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https://www.duolingo.com/profile/1NK83

Having a 'side-language'

Is there much benefit in having a side-language that's easier than your first just to learn casually? I've been learning Japanese for 5 months or so now but I always feel like I could get fluent in Spanish before I even get close in Japanese. I did this for a few weeks with Esperanto, but what about a real language like Spanish, would it just complicate things?

I'd love to hear everyone's opinions!

January 14, 2018

12 Comments


https://www.duolingo.com/profile/juliecaesar

I think having a side language is a good idea. Sometimes your brain just needs a break from focussing on one thing, and if you then have a side language to switch to for a few days or lessons, you pick up thd basics of another language without really trying.

Edit: Japanise/Spanish sounds like a good combination, too. Very different languages, so there’s little risk of getting them mixed up.


https://www.duolingo.com/profile/DragonPolyglot

There are benefits, like seeing similar concepts (Politeness in Spanish and Japanese are important, more so in Japanese) and even seeing similar words ("pan" means bread in both Japanese and Spanish. In fact in Japanese, it's a loanword, from Portuguese I think). A downside is that you will learn both languages a little slower, but once you achieve something in either language it's a little harder to forget.


https://www.duolingo.com/profile/1NK83

Yes, it's from portuguese, I looked it up after thinking it was from French. I'm in no rush to learn Japanese because I'm currently just focusing on Kanji characters so I can start to really learn through texting people. So I figured it wouldn't hurt to do an "easy" language like Spanish while I'm not doing any grammar for Japanese. Is Spanish really easier than Japanese? Aside from the writing system it doesn't seem it.


https://www.duolingo.com/profile/DragonPolyglot

The grammar in Spanish gets more complicated than Japanese (especially verb-wise) but it's closer to English than Japanese is, so it's easier to find similar words and form sentences once you know how.


https://www.duolingo.com/profile/jhink87

Sticking with Japanese, eh? Great decision. I do agree with @juliecaesar, sometimes your brain needs a break from something. Spanish would be a good side language considering how it is much easier than Japanese. Also, love how you're really taking advantage of the discussion stream (in a good way) to enhance your language journey. It's up to you, but I think you should do it, just make sure you don't distract yourself too much towards one language or another, you want to keep it balanced. Good luck!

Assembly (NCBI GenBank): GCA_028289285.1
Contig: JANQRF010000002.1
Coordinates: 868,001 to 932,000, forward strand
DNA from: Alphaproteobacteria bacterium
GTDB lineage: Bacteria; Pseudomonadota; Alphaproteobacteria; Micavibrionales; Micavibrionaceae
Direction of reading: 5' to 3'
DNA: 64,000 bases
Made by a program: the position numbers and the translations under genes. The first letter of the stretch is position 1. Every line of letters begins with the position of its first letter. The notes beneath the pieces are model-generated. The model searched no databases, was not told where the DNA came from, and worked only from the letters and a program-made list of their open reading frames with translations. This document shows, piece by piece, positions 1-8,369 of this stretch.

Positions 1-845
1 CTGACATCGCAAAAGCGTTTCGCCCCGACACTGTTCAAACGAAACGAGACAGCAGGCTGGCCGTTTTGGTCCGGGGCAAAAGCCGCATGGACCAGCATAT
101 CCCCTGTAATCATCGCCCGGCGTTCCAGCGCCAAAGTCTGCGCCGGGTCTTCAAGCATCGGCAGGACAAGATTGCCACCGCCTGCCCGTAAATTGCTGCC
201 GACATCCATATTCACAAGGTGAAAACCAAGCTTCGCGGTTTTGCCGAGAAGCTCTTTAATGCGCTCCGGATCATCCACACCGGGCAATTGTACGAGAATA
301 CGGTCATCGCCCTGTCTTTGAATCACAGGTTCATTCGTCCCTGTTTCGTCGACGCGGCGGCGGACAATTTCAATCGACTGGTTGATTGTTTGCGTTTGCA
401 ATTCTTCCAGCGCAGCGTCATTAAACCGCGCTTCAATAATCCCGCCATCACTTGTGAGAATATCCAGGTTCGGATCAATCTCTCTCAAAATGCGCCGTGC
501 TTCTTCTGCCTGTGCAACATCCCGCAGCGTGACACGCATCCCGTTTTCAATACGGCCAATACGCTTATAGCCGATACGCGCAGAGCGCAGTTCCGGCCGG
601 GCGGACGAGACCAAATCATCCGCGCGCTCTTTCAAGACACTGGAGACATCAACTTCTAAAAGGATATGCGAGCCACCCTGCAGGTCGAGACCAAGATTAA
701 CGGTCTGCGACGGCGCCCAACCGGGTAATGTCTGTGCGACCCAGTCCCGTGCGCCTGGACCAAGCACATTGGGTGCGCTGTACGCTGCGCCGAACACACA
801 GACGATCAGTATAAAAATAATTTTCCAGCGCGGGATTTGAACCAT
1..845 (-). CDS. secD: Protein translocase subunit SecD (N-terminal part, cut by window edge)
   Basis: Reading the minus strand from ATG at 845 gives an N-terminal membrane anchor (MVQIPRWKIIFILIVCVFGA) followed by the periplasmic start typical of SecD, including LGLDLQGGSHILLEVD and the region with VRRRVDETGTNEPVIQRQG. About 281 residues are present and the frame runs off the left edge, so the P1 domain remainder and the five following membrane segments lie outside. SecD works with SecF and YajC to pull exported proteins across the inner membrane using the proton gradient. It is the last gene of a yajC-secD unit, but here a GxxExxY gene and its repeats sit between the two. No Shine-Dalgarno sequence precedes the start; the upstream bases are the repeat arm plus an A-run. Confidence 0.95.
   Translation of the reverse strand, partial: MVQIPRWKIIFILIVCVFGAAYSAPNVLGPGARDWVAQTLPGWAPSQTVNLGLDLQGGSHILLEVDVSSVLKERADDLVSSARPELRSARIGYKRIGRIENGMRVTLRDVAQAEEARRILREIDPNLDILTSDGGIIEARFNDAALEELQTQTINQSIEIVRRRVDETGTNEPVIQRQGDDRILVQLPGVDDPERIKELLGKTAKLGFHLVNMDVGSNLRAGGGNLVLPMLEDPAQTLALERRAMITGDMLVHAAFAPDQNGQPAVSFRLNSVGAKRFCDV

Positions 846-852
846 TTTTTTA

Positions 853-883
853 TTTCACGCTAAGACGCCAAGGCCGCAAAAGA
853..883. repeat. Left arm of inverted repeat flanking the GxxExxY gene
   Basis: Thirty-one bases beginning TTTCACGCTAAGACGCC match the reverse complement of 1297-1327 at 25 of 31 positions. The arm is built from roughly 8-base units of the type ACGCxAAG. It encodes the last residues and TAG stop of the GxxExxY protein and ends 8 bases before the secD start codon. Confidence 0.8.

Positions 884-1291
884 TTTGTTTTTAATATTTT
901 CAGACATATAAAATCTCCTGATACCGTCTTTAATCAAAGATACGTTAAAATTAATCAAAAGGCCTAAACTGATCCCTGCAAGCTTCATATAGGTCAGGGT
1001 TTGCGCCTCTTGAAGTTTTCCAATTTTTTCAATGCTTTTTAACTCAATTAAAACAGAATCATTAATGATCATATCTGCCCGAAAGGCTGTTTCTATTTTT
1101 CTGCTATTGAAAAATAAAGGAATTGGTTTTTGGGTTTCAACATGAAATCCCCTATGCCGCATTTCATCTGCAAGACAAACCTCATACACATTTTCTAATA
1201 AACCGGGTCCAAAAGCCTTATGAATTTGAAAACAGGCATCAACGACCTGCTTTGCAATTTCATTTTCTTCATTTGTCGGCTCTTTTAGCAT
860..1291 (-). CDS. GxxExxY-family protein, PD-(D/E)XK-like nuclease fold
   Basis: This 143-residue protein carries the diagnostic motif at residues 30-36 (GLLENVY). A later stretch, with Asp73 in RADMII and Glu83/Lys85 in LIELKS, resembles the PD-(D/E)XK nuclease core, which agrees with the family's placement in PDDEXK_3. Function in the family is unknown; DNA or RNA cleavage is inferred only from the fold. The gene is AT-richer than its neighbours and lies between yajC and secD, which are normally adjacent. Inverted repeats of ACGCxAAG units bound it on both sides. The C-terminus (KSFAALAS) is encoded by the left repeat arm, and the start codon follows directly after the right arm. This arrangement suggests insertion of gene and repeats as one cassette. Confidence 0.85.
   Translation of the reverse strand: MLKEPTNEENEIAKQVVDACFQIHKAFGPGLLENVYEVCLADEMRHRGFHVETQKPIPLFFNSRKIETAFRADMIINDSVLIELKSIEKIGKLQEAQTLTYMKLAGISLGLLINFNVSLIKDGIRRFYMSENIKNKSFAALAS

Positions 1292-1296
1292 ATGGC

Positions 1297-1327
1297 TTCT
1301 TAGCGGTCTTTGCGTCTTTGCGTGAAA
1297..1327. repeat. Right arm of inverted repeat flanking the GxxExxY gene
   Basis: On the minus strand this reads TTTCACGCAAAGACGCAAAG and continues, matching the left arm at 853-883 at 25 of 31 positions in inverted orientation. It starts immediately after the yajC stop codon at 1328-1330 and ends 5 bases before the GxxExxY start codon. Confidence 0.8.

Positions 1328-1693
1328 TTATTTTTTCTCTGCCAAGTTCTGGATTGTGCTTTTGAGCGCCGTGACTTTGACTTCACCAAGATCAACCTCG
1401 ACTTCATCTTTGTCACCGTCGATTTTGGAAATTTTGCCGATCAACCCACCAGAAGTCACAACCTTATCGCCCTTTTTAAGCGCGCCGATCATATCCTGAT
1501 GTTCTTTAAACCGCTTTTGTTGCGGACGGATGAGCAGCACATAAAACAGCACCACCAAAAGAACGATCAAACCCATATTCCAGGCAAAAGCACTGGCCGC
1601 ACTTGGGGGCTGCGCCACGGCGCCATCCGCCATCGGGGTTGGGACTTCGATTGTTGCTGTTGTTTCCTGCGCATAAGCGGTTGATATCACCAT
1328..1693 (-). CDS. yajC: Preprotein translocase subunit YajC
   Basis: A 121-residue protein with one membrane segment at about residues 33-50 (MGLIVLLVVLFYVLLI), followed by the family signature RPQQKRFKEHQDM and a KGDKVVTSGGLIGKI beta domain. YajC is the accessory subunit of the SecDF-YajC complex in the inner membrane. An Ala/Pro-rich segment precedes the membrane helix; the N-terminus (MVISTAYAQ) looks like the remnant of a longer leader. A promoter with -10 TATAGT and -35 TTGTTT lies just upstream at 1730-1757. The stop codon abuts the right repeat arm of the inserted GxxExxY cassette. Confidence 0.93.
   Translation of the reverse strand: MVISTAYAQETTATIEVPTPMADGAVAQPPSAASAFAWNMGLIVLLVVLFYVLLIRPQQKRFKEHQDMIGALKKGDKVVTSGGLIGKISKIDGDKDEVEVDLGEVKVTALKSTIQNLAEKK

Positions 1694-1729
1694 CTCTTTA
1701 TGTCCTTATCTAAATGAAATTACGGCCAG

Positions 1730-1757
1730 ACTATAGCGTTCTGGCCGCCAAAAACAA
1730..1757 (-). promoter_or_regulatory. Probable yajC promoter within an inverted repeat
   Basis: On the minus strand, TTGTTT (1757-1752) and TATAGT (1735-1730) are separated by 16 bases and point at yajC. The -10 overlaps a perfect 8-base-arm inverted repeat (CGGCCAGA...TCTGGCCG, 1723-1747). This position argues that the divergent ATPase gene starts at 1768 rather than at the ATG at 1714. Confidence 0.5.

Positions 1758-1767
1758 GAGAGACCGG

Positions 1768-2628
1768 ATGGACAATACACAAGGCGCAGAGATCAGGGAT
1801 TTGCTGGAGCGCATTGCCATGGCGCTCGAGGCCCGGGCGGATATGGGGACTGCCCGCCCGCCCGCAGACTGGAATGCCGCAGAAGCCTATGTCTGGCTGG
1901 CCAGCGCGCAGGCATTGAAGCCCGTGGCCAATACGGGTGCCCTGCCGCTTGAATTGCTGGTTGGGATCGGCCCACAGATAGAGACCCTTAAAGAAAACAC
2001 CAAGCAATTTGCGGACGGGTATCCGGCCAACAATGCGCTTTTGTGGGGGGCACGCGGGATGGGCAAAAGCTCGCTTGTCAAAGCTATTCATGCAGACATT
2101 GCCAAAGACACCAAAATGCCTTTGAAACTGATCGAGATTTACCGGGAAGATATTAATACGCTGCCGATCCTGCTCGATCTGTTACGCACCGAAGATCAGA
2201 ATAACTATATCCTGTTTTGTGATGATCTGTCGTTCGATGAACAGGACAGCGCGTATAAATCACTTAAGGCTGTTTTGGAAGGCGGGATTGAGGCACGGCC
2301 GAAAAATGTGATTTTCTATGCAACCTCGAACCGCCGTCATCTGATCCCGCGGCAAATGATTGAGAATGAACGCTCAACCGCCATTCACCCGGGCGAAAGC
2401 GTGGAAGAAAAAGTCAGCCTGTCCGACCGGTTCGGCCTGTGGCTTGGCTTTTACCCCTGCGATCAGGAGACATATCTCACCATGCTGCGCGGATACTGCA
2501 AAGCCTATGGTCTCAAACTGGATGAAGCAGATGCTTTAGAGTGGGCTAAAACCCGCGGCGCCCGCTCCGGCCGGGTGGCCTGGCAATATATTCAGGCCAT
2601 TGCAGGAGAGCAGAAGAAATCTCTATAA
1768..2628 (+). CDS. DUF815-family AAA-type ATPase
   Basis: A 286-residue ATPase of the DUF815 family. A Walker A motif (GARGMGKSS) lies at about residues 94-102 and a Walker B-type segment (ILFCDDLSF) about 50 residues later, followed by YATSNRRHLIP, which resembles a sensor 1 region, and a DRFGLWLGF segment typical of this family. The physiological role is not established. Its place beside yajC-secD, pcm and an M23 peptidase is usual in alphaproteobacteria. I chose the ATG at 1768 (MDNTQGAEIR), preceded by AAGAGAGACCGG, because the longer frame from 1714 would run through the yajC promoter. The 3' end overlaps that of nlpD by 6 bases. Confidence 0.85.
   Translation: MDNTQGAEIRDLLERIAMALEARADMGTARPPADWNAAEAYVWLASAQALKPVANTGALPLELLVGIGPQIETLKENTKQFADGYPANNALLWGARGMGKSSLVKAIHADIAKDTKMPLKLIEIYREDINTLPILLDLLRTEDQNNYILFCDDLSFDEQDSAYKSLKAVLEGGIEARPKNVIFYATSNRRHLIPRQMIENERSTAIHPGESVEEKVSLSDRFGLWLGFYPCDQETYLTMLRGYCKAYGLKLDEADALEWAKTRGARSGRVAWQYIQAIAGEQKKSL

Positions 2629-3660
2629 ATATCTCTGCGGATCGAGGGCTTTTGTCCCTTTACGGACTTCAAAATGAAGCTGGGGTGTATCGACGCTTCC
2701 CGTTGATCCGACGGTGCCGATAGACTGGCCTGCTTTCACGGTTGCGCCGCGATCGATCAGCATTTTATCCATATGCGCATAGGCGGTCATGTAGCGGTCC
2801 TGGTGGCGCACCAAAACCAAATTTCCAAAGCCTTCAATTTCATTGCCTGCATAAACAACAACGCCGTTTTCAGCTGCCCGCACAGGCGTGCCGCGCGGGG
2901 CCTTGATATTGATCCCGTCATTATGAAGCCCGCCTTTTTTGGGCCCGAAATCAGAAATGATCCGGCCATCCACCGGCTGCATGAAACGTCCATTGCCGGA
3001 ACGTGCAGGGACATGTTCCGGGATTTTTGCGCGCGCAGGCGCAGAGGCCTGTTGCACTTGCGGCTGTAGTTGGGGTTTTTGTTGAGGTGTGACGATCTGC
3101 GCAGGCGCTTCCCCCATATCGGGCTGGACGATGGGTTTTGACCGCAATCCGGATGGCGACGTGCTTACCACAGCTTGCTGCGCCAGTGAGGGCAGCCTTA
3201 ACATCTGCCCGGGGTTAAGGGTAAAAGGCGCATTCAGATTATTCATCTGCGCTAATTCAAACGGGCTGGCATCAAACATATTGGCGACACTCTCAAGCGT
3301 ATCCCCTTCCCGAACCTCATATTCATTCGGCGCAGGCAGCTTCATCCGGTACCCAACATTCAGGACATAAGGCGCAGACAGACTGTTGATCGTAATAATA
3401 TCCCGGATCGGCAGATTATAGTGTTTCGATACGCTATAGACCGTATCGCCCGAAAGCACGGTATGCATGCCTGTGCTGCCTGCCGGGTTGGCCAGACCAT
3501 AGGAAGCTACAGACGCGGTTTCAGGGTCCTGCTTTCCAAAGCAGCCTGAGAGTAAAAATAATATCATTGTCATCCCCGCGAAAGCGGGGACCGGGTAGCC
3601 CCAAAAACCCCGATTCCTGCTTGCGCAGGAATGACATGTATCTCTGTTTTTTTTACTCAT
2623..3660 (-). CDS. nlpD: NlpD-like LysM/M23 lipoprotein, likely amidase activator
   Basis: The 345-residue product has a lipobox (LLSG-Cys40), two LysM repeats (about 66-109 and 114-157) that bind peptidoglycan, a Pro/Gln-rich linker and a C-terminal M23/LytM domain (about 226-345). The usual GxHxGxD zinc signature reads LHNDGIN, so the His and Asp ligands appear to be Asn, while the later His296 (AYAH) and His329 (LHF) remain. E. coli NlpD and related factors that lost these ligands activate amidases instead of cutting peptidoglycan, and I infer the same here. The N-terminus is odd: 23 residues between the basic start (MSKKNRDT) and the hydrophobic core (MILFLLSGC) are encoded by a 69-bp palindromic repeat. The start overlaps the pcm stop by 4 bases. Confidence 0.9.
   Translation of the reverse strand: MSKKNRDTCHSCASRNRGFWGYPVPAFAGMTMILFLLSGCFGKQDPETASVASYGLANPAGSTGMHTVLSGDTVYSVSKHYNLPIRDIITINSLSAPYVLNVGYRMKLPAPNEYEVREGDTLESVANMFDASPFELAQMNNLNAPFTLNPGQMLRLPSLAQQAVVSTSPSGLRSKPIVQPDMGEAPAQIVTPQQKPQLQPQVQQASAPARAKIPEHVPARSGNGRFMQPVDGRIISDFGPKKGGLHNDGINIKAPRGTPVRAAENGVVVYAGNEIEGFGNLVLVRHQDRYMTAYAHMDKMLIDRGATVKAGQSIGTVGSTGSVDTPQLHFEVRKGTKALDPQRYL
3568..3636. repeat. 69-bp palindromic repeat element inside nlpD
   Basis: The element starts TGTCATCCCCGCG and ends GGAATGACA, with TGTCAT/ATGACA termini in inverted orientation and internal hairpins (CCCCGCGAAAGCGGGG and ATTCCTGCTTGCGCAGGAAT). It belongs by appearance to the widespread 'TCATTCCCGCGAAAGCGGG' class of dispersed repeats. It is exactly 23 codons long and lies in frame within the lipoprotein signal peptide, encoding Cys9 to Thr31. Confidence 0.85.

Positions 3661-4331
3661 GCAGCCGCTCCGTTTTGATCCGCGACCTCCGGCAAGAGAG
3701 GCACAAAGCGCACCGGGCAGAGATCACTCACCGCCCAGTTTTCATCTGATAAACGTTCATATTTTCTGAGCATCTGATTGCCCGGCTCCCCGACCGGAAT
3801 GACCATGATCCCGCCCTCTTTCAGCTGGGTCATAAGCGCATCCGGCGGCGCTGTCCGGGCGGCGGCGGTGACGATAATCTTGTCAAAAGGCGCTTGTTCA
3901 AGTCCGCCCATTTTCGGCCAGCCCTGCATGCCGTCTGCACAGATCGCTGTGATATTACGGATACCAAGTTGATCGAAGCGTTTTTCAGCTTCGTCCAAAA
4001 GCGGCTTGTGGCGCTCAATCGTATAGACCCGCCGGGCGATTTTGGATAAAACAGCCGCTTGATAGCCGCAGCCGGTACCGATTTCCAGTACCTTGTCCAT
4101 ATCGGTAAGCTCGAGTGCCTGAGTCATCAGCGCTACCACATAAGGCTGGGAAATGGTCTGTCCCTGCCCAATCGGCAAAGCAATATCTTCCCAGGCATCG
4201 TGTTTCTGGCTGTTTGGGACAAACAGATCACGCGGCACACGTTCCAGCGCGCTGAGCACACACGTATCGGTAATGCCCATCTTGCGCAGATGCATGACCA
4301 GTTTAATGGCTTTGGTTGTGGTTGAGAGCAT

https://www.duolingo.com/profile/1NK83

Yeah, I'm sort of using it to fight my indecisiveness lol. I realized my interest in Mandarin and China more came from me just not wanting to be like everyone else, but in the long run I really shouldn't worry about that. Maybe I'll change my mind again in a week, but hopefully not.


https://www.duolingo.com/profile/FrankEdger

Japanese would not conflict with Spanish or other 'western' languages per se. The overriding question is how much time you have available to devote to acquiring the vocabulary and grammar structures of a second language. Knowing English is certainly an advantage when learning the vocabulary of a Romance language and the peculiarities of grammar can be dealt with if you attend to your studies. Give it a go and find out!


https://www.duolingo.com/profile/landrews277

It depends on many factors like...how adept are you at picking up languages? How much time do you put in? What is your native language? Between Spanish and Japanese, the first would be easier in general, if you're mother tongue is a Romance language. I am trying to learn more Spanish and German. I started out doing both each day, but found that confused them in my head, so now I do a week or several days of one, then switch. Viel Gluck! Buena suerte!


https://www.duolingo.com/profile/Corinnebelle

I try not to do similar subjects in different languages at once. Like if I'm learning food in French, don't learn it in German too.


https://www.duolingo.com/profile/MissSpells

I don’t have any science to back me up, but I think of language learning as a skill in itself, like a mental workout for the linguistic part of my mind so I feel like no matter what language I am practicing I am strengthening my language skills all around. Of course, this is purely subjective, so I don’t know what works for you, but sometimes I find when I take a break from one language to practice another, when I return, that.s often when something clicks.


https://www.duolingo.com/profile/piguy3

I have a personal hypothesis that your brain's learning to speak a language is a learned skill in and of itself. I base this on my personal experience. I remember just how hard learning my first foreign language, French, was. Everything just seemed confusing, and the notion of speaking in a language other than English so very strange. I started Russian later; it's much harder to learn for an English speaker than French. However, I felt like I've pretty much always been able to speak, as much as my vocabulary allows. In French, it was as if I knew all kinds of things but still couldn't manage to string them together. But once my brain learned about that, it just always sort of did it for Russian. I've never seen anybody else recount something similar though, so this may be idiosyncratic.

So in short, personally, I definitely like "side languages" for themselves, but I also think they can yield real assistance in getting to a higher level in your primary language.

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